African Print Cultures
Newspapers and Their Publics in the Twentieth Century
Broad-ranging essays on the social, political, and cultural significance of more than a century’s worth of newspaper publishing practices across the African continent
The essays collected in African Print Cultures claim African newspapers as subjects of historical and literary study. Newspapers were not only vehicles for anticolonial nationalism. They were also incubators of literary experimentation and networks by which new solidarities came into being. By focusing on the creative work that African editors and contributors did, this volume brings an infrastructure of African public culture into view.
The first of four thematic sections, “African Newspaper Networks,” considers the work that newspaper editors did to relate events within their locality to happenings in far-off places. This work of correlation and juxtaposition made it possible for distant people to see themselves as fellow travellers. “Experiments with Genre” explores how newspapers nurtured the development of new literary genres, such as poetry, realist fiction, photoplays, and travel writing in African languages and in English. “Newspapers and Their Publics” looks at the ways in which African newspapers fostered the creation of new kinds of communities and served as networks for public interaction, political and otherwise. The final section, “Afterlives, ” is about the longue durée of history that newspapers helped to structure, and how, throughout the twentieth century, print allowed contributors to view their writing as material meant for posterity.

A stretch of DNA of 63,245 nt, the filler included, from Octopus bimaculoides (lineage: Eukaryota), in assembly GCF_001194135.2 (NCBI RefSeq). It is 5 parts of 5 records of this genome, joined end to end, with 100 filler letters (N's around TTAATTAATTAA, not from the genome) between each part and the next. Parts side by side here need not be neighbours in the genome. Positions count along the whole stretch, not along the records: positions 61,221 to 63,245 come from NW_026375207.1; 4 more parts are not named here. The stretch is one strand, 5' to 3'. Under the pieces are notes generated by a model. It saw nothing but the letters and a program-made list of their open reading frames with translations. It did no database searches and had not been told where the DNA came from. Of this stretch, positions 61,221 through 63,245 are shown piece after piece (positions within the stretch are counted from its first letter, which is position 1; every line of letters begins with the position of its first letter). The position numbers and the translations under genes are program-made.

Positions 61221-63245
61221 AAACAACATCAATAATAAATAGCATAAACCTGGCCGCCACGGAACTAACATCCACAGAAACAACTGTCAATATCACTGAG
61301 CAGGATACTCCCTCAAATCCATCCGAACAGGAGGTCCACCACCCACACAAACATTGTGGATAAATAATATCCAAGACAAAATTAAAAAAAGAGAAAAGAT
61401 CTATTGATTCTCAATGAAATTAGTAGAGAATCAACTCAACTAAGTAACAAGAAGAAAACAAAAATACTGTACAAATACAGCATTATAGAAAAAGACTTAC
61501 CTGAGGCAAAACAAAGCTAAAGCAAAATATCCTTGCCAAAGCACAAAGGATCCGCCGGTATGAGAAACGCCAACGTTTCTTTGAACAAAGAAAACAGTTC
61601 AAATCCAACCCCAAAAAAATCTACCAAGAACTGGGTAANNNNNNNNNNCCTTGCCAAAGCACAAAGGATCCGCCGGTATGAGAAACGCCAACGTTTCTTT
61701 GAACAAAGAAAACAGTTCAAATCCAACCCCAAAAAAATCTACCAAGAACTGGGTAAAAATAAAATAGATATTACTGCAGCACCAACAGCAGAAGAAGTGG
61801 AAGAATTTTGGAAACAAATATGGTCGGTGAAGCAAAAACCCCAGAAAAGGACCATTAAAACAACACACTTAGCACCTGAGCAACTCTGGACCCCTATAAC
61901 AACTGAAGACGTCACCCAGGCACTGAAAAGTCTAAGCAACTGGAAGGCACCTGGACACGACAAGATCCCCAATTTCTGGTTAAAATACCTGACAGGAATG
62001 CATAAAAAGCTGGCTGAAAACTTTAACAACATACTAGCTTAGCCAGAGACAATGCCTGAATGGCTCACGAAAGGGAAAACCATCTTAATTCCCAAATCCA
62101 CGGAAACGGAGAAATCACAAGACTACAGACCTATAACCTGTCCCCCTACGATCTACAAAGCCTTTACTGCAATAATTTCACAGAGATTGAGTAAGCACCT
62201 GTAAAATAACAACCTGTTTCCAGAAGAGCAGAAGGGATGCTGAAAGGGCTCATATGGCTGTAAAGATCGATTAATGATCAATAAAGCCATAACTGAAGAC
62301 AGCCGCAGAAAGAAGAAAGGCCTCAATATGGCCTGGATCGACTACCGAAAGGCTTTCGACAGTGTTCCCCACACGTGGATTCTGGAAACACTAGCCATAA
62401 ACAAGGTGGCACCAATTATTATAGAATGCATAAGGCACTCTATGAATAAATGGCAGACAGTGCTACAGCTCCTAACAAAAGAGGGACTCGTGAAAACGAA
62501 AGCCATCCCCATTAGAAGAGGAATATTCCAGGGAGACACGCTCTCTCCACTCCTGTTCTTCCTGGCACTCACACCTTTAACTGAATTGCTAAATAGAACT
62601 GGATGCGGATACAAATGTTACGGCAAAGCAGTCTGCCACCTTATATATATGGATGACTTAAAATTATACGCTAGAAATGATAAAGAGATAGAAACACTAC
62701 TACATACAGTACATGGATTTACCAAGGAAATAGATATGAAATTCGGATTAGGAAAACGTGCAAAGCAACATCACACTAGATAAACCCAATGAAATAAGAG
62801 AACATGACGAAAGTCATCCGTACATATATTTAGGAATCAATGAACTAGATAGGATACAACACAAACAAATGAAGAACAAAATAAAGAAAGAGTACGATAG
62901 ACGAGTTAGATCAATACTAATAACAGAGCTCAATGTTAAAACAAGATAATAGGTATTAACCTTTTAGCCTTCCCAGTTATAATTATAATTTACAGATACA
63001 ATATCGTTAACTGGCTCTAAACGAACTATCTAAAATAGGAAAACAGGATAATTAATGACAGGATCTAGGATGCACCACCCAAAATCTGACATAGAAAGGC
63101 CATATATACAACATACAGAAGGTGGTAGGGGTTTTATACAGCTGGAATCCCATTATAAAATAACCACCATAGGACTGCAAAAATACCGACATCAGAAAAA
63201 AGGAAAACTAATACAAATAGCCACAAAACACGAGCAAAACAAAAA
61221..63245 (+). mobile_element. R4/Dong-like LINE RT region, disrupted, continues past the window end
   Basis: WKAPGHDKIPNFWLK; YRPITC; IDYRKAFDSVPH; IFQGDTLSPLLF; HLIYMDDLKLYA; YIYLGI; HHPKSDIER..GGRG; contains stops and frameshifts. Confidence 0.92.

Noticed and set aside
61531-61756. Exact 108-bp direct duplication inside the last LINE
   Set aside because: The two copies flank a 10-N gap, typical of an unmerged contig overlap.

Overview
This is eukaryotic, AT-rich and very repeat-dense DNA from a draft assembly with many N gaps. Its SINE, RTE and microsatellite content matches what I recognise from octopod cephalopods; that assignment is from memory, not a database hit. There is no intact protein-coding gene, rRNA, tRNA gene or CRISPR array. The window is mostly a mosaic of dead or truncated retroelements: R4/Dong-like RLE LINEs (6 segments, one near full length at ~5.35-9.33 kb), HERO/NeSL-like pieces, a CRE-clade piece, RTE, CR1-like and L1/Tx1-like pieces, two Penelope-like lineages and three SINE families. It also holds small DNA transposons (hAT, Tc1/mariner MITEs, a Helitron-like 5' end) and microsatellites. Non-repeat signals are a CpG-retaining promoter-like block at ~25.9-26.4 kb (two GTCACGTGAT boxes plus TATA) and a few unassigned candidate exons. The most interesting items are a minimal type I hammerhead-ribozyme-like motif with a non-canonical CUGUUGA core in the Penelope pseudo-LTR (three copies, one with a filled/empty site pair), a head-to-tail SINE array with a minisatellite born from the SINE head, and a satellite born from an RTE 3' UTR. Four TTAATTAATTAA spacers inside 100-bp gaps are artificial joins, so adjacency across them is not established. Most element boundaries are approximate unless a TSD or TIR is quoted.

Praise / Awards
"While it is not possible here to highlight the specific merits of each individual chapter, all are based on intensive engagement with, and sophisticated interpretations of, African newspapers. The volume as a whole will be generative of new empirical and theoretical research, adding an important historical dimension to the explosion of scholarship on contemporary African media."
"African Print Cultures reinvigorates the field of African media studies and points to new directions for understanding African social, intellectual, and political history."
--Journal of Social History
"The collection thus makes clear that new media do not necessarily supersede older ways of communicating. This volume further demonstrates that the interactions of Africans with print are longstanding and sophisticated, and that this topic deserves further historical attention."
--Journal of African History
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